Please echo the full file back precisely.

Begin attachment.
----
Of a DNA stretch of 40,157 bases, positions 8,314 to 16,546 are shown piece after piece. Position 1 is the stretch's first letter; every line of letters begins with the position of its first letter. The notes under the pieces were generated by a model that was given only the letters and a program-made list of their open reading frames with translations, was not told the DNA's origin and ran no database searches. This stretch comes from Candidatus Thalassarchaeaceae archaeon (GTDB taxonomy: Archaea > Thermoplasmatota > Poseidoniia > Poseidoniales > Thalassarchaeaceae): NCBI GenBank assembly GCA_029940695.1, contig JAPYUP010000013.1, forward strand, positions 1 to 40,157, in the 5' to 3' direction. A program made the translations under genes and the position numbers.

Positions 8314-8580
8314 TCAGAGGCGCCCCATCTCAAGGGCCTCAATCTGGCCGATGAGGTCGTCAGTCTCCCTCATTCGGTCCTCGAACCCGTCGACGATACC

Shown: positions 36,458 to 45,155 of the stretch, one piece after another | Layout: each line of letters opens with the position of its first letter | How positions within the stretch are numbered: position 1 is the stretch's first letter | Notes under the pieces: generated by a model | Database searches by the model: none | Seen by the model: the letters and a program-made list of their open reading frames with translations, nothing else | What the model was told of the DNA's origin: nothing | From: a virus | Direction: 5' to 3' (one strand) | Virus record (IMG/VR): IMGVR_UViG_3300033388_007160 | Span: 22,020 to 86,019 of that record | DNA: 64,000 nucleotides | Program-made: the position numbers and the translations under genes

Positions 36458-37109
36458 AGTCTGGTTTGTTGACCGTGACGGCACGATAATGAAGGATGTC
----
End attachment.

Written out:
Of a DNA stretch of 40,157 bases, positions 8,314 to 16,546 are shown piece after piece. Position 1 is the stretch's first letter; every line of letters begins with the position of its first letter. The notes under the pieces were generated by a model that was given only the letters and a program-made list of their open reading frames with translations, was not told the DNA's origin and ran no database searches. This stretch comes from Candidatus Thalassarchaeaceae archaeon (GTDB taxonomy: Archaea > Thermoplasmatota > Poseidoniia > Poseidoniales > Thalassarchaeaceae): NCBI GenBank assembly GCA_029940695.1, contig JAPYUP010000013.1, forward strand, positions 1 to 40,157, in the 5' to 3' direction. A program made the translations under genes and the position numbers.

Positions 8314-8580
8314 TCAGAGGCGCCCCATCTCAAGGGCCTCAATCTGGCCGATGAGGTCGTCAGTCTCCCTCATTCGGTCCTCGAACCCGTCGACGATACC

Shown: positions 36,458 to 45,155 of the stretch, one piece after another | Layout: each line of letters opens with the position of its first letter | How positions within the stretch are numbered: position 1 is the stretch's first letter | Notes under the pieces: generated by a model | Database searches by the model: none | Seen by the model: the letters and a program-made list of their open reading frames with translations, nothing else | What the model was told of the DNA's origin: nothing | From: a virus | Direction: 5' to 3' (one strand) | Virus record (IMG/VR): IMGVR_UViG_3300033388_007160 | Span: 22,020 to 86,019 of that record | DNA: 64,000 nucleotides | Program-made: the position numbers and the translations under genes

Positions 36458-37109
36458 AGTCTGGTTTGTTGACCGTGACGGCACGATAATGAAGGATGTC